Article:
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Monday, March 7,
Ethics Committee Warns Judges on Limits on Political Activity
OFGANG, Staff Writer
judicial candidates may attend political events featuring candidates for
nonjudicial office, but have an affirmative duty to guard against the use of
their names or judicial titles to advance the interests of such candidates, the
Supreme Court Committee on Judicial Ethics Opinions said Friday.
In a formal
opinion, the committee acknowledged that mere attendance at such events does
not violate the Code of Judicial Ethics. But judges and candidates who do
attend such gatherings, for purposes that may include promotion of their own
judicial campaigns, are subject to a number of limitations on what they can do
there, the committee said.
The CJEO cited
Canon 5, which broadly prohibits judges from engaging in political activities
that may create the appearance of political bias or impropriety. It also notes
that judges specifically may not speak on behalf of a nonjudicial candidate or
a political organization, and may not endorse or personally solicit funds for
such a candidate or group.
“The text of
canon 5 recognizes that judges do not surrender their rights as citizens but
also places general and specific restrictions on the exercise of those rights,”
the committee explained.
said judges must consider, before deciding to attend such an event, “whether
their presence may create the appearance that they are endorsing or fundraising
for a nonjudicial candidate or political organization.” Such an appearance may
arise from the jurist being introduced, receiving an award, or being the guest
of honor at the event, the committee said.
noted that a judge once received an advisory letter from the Commission on
Judicial Performance for giving the appearance of soliciting contributions from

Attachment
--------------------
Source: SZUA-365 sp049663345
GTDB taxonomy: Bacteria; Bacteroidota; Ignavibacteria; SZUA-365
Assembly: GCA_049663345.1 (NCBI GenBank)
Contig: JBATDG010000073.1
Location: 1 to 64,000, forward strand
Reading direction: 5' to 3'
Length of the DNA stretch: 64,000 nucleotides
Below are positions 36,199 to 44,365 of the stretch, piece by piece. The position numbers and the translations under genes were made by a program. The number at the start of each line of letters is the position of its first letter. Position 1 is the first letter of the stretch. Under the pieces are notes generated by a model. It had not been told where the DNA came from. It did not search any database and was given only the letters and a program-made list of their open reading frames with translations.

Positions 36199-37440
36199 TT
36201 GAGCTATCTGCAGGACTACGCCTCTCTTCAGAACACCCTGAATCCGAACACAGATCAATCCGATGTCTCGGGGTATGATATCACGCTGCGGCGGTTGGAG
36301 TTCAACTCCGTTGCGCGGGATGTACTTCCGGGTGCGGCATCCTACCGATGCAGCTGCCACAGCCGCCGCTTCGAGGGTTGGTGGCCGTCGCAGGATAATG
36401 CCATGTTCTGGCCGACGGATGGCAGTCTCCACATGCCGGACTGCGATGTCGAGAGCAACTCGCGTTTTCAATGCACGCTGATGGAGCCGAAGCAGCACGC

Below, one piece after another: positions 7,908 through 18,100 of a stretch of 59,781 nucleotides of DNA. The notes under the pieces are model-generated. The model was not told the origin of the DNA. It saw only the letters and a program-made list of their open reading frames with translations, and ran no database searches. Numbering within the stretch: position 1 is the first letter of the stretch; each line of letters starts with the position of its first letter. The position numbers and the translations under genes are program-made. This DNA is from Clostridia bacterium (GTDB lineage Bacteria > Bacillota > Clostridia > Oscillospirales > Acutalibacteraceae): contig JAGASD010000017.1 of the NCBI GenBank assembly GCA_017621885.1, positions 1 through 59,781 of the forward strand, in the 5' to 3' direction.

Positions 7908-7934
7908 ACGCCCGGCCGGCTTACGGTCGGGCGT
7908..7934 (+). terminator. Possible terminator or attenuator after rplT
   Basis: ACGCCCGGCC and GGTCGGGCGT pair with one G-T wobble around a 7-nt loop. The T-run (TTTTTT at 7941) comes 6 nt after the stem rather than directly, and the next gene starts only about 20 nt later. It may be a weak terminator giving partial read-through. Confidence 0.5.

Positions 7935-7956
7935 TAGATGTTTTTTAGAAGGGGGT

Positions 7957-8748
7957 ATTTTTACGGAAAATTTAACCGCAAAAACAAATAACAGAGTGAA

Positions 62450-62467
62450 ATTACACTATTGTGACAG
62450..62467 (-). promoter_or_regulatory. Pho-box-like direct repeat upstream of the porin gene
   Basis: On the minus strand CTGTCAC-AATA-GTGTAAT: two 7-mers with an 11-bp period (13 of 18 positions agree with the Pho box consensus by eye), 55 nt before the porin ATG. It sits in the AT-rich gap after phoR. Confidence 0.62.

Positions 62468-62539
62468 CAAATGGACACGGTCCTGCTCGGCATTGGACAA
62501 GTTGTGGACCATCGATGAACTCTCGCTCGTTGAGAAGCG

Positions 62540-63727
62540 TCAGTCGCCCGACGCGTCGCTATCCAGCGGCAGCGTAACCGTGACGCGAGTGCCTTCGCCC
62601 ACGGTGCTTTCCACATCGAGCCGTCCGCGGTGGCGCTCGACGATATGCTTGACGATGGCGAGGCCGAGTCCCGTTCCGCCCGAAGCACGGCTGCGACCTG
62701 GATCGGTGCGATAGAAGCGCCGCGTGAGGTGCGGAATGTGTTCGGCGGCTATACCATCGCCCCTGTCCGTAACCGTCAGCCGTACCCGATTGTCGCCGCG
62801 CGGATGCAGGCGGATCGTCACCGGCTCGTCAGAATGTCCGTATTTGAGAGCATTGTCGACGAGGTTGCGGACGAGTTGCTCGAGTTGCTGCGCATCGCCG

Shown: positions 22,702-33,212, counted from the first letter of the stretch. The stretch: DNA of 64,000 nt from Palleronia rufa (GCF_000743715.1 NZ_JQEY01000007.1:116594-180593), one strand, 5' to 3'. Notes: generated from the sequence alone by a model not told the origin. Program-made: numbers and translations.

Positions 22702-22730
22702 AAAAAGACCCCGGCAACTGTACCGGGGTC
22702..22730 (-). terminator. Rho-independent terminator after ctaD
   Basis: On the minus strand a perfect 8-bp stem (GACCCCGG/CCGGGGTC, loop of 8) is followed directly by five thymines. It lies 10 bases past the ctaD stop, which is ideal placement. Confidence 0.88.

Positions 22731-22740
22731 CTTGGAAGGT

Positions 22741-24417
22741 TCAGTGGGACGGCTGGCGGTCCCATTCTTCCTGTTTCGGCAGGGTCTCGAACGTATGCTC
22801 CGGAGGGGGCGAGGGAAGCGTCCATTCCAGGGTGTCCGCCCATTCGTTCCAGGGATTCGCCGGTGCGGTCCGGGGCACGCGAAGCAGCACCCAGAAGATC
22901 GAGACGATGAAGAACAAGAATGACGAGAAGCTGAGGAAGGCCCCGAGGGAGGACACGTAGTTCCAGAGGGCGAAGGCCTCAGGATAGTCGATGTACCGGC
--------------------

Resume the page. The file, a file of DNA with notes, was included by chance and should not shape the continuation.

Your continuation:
attorneys and their clients for the election campaign of a candidate for
appearance, the committee went on to say, may arise if a judge is standing next
to someone soliciting contributions from a small group of persons, causing a
reasonable implication that the judge is part of the solicitation or is
endorsing the candidate. On the other hand, the judge’s mere attendance at a
large gathering might not give such an implication, “particularly if the judge
does not wear a name badge or other insignia bearing his or her title.”
warned, however, that even under that circumstance an appearance of impropriety
might arise if, for example, the gathering is one at which the judge is likely
to be well-known, such as if it is “full of prosecutors and public defenders.”
Speaking at Events
Judges may speak
about legal issues at political events, “so long as the activity does not
create the appearance of political bias and is otherwise consistent with the
code,” the committee said. But even speaking on a permissible topic may create
an appearance of impropriety, it warned, particularly if the event is a
fundraiser or endorsement meeting involving candidates for nonjudicial office.
It cited the
case of former Riverside Superior Court Judge Paul Zellerbach, who was publicly
admonished in 2011 for speaking at a gathering about how policies adopted by
then-District Attorney Rod Pacheco would impact the court. The commission said
the comments appeared to be public opposition to the candidate, in violation of
The meeting took
place in March 2009, at a time when Zellerbach was still a judge but was
actively considering challenging Pacheco, the commission found. Zellerbach
eventually became a candidate, defeated Pacheco, and was serving as district
attorney at the time of the public admonishment.
He was defeated
for reelection in 2014.
The CJEO also
said judges have an affirmative duty to make efforts to ensure their titles
will not be used to promote political events, such as by discussing the issue
with those in charge of the event and reviewing promotional materials.
While the code
applies directly only to judges, State Bar rules extend their scope to
attorneys running for judicial office. The State Bar Court last year publicly
reproved attorney Clinton Parish of Sonora after finding that he behaved
unethically when, as a candidate challenging an incumbent Yolo Superior Court
judge in 2012, he accused his opponent of involvement in bribery and corporate
Department found that this was a factual misrepresentation made with reckless
disregard for the truth.
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